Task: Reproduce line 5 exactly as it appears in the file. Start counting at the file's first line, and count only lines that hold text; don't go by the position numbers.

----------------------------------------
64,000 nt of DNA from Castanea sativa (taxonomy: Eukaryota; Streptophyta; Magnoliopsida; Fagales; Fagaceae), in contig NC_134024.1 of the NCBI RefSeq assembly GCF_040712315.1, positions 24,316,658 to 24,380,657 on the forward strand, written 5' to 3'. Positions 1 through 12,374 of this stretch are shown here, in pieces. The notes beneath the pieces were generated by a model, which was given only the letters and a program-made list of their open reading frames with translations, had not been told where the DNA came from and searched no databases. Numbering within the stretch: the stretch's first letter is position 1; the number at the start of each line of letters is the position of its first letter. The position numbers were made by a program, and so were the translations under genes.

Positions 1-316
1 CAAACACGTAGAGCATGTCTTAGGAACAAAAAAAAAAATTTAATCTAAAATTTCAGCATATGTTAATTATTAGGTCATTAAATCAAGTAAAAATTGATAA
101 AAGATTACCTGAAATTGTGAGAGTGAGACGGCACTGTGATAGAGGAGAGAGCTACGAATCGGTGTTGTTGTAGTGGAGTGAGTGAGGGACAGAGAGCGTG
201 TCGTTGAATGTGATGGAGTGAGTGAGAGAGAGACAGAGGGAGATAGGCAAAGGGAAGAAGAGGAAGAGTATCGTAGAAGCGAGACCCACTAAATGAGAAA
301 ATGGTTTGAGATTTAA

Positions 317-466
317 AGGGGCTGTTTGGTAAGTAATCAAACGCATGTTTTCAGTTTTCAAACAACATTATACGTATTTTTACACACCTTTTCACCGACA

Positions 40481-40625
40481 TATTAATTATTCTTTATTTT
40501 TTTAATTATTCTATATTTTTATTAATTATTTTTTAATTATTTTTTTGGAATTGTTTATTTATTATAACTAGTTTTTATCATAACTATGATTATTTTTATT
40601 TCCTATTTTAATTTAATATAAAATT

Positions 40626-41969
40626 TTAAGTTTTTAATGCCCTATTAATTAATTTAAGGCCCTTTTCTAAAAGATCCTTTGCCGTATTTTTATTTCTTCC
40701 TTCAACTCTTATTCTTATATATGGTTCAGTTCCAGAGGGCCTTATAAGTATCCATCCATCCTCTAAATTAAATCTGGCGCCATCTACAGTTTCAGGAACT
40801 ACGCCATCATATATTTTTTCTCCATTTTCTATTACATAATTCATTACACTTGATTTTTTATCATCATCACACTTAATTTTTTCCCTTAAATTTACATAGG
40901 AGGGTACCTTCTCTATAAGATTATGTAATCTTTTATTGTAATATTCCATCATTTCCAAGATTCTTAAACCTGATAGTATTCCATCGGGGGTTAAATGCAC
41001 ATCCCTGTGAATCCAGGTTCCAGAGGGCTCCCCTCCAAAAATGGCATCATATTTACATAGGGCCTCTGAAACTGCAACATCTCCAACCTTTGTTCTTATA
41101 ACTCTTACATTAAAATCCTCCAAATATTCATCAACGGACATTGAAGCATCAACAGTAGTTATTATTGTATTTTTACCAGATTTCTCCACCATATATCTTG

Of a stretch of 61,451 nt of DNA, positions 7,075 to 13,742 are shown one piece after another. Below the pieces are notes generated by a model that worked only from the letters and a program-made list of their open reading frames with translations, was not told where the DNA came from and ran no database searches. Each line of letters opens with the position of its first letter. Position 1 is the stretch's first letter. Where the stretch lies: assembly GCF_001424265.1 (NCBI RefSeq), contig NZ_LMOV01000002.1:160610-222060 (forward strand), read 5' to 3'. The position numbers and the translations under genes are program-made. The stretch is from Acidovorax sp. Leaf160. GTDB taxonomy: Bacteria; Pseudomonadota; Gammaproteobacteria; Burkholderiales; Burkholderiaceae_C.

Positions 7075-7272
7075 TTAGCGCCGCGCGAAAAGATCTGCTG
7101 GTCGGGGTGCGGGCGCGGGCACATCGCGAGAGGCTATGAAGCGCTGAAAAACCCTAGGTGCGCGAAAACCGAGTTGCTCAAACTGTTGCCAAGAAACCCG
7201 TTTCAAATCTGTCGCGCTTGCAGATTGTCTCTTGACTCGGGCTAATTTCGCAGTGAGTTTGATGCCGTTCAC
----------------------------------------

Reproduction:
201 TCGTTGAATGTGATGGAGTGAGTGAGAGAGAGACAGAGGGAGATAGGCAAAGGGAAGAAGAGGAAGAGTATCGTAGAAGCGAGACCCACTAAATGAGAAA